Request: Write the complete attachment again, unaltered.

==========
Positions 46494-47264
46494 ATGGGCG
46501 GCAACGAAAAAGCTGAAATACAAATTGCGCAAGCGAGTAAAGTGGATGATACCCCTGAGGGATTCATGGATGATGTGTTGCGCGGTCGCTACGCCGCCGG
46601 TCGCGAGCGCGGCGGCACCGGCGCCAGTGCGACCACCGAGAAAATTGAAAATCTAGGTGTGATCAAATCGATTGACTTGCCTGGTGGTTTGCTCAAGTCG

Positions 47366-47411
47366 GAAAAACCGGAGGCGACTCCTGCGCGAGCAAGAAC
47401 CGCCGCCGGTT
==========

Positions 46494-47264
46494 ATGGGCG
46501 GCAACGAAAAAGCTGAAATACAAATTGCGCAAGCGAGTAAAGTGGATGATACCCCTGAGGGATTCATGGATGATGTGTTGCGCGGTCGCTACGCCGCCGG
46601 TCGCGAGCGCGGCGGCACCGGCGCCAGTGCGACCACCGAGAAAATTGAAAATCTAGGTGTGATCAAATCGATTGACTTGCCTGGTGGTTTGCTCAAGTCG

Positions 47366-47411
47366 GAAAAACCGGAGGCGACTCCTGCGCGAGCAAGAAC
47401 CGCCGCCGGTT